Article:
We found 6 providers matching cardiac resynchronization therapy and who accept Aetna Bronze near Radnor, PA.

Showing 1-6 of 6
Dr. David Ying Ching Lin, MD
Specializes in Adult Cardiology
250 King of Prussia Road
Radnor, PA
 

Dr. David Lin is an adult cardiology specialist in Philadelphia, PA and Radnor, PA. Before performing his residency at North Shore University Hospital, Dr. Lin attended New York Medical College for medical school. Clinical interests for Dr. Lin include cardiac resynchronization therapy (CRT), implantable cardioverter-defibrillator (ICD), and ventricular tachycardia. He is in-network for Blue Cross/Blue Shield, Coventry, TRICARE, and more. He has received professional recognition including the following: Recognized by Best Doctors in America 2009-2010, 2011-2012. He is conversant in Mandarin. Dr. Lin is professionally affiliated with Hospital of the University of Pennsylvania (HUP) and Penn Presbyterian Medical Center.

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Relevant Interests: , cardiac resynchronization therapy (CRT)

All Interests: Atrial Fibrillation, Sinus Problems, Cardiac Catheter Ablation, Electrophysiological Study, ... (Read more)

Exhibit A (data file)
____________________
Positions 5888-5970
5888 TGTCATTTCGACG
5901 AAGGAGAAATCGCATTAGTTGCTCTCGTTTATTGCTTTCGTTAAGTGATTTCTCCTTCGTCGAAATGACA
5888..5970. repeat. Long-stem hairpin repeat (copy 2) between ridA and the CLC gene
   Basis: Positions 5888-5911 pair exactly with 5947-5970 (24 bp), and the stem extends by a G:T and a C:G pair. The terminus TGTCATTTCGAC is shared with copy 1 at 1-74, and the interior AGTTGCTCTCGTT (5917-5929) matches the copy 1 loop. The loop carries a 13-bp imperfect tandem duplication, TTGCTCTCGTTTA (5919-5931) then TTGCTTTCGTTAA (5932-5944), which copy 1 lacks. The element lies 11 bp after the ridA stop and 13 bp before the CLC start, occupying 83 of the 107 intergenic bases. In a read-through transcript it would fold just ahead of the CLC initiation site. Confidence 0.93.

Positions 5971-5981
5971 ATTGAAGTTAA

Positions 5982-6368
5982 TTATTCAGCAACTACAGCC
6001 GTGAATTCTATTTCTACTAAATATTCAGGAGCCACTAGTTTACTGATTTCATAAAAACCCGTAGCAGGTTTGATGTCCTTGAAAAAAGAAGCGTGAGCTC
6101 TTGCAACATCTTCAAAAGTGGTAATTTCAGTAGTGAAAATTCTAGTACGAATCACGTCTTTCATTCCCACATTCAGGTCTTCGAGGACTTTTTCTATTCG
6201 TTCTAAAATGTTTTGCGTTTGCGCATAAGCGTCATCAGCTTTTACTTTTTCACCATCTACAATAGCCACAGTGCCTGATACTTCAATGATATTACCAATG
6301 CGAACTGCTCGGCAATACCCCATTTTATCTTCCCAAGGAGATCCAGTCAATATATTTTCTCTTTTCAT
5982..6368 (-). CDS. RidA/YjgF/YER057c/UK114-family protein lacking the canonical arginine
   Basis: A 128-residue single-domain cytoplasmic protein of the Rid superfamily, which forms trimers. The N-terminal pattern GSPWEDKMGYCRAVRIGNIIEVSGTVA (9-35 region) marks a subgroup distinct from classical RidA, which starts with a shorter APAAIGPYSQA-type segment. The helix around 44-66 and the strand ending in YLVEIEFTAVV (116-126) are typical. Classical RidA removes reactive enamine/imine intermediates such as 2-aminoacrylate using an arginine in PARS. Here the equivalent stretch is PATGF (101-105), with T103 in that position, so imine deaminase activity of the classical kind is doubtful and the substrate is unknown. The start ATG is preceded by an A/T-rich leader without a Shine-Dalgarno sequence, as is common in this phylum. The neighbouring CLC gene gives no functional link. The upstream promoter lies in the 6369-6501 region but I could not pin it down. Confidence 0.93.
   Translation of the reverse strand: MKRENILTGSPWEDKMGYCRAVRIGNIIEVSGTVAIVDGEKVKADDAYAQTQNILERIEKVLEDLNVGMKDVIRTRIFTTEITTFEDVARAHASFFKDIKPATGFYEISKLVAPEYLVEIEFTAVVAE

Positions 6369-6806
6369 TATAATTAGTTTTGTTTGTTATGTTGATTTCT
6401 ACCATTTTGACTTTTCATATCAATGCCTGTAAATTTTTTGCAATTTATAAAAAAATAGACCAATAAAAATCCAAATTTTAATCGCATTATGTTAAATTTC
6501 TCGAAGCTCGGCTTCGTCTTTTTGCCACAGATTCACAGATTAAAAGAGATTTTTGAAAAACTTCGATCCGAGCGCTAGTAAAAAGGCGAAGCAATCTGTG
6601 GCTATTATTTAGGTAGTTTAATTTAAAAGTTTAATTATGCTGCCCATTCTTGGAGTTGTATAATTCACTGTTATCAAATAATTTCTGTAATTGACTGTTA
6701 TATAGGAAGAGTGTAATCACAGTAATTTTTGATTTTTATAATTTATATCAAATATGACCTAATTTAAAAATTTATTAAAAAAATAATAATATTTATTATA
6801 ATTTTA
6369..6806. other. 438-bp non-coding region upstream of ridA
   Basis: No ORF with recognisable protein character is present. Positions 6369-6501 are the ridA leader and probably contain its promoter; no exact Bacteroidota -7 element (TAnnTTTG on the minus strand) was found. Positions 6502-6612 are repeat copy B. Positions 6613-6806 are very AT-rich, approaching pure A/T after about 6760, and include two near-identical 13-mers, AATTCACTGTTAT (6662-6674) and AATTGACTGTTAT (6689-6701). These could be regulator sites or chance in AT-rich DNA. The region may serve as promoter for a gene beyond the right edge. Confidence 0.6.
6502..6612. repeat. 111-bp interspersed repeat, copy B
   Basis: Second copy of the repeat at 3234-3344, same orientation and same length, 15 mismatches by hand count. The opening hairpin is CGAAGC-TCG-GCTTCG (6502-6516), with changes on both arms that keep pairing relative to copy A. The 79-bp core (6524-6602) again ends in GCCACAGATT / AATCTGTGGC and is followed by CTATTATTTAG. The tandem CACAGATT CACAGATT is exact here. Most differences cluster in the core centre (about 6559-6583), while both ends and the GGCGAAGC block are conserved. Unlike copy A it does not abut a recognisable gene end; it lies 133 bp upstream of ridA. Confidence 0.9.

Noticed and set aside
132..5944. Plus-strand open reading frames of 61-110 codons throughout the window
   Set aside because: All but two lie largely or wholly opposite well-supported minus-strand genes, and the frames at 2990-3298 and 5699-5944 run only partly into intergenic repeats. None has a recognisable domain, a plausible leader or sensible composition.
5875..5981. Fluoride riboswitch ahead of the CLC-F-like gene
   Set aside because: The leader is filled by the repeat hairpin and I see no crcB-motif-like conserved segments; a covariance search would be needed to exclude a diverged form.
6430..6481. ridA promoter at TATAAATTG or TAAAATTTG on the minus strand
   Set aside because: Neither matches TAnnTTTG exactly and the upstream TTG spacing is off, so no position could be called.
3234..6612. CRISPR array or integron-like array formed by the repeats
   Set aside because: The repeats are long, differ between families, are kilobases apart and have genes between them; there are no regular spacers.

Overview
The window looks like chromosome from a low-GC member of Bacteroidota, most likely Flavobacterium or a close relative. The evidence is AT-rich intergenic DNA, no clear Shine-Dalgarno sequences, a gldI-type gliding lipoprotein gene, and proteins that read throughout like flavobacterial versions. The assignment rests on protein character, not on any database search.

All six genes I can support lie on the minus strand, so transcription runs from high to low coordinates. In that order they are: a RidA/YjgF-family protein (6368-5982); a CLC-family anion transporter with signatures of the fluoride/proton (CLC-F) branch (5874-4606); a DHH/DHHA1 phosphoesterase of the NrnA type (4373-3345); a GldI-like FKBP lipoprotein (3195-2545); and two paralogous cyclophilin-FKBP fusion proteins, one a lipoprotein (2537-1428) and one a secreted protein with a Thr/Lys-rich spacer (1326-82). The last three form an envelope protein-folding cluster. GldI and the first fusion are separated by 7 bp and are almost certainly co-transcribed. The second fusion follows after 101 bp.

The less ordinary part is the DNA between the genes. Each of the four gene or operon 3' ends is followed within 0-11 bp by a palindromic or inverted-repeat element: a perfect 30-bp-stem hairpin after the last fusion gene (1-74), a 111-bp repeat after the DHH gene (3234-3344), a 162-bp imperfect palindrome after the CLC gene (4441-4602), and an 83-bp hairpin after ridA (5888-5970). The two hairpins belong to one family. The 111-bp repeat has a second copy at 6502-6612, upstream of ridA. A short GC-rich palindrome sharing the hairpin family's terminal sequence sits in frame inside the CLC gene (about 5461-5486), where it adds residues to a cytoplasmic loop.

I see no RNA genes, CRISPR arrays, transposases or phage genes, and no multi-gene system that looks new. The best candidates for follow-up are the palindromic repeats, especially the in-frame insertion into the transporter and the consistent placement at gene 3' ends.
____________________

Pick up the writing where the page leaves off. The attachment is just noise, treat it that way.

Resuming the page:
Dr. David John Callans, MD
Specializes in Adult Cardiology, Cardiac Electrophysiology
250 King of Prussia Road
Radnor, PA
 

Dr. David Callans' specialties are adult cardiology and cardiac electrophysiology (heart rhythm). His areas of expertise include the following: cardiac risk reduction, ventricular tachycardia, and syncope (fainting). He is an in-network provider for several insurance carriers, including Blue Cross/Blue Shield, Coventry, and TRICARE. Dr. Callans attended Johns Hopkins University School of Medicine and then went on to complete his residency at Hospital of the University of Pennsylvania. Dr. Callans has received professional recognition including the following: Philadelphia Super Doctors; Recognized by America's Top Doctors, 2007, 2008, 2010, 2012-14; and Recognized by Suburban Life magazine's "Top Physicians 2010" issue. He is affiliated with Pennsylvania Hospital, Hospital of the University of Pennsylvania (HUP), and Penn Presbyterian Medical Center.

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Relevant Interests: , cardiac resynchronization therapy (CRT)

All Interests: Atrial Fibrillation, Heart Problems, Lung Problems, Cardiac Catheter Ablation, Tachycardia, ... (Read more)

Dr. David S Frankel, MD
Specializes in Adult Cardiology, Cardiac Electrophysiology
250 King of Prussia Road
Radnor, PA
 

Dr. David Frankel's specialties are adult cardiology and cardiac electrophysiology (heart rhythm). He practices in Radnor, PA and Philadelphia, PA. He speaks Hebrew. Clinical interests for Dr. Frankel include ventricular tachycardia, syncope (fainting), and pacemaker. He is affiliated with Hospital of the University of Pennsylvania (HUP). After attending the University of Pennsylvania School of Medicine, Dr. Frankel completed his residency training at Massachusetts General Hospital. He accepts several insurance carriers, including Blue Cross/Blue Shield, Coventry, and TRICARE.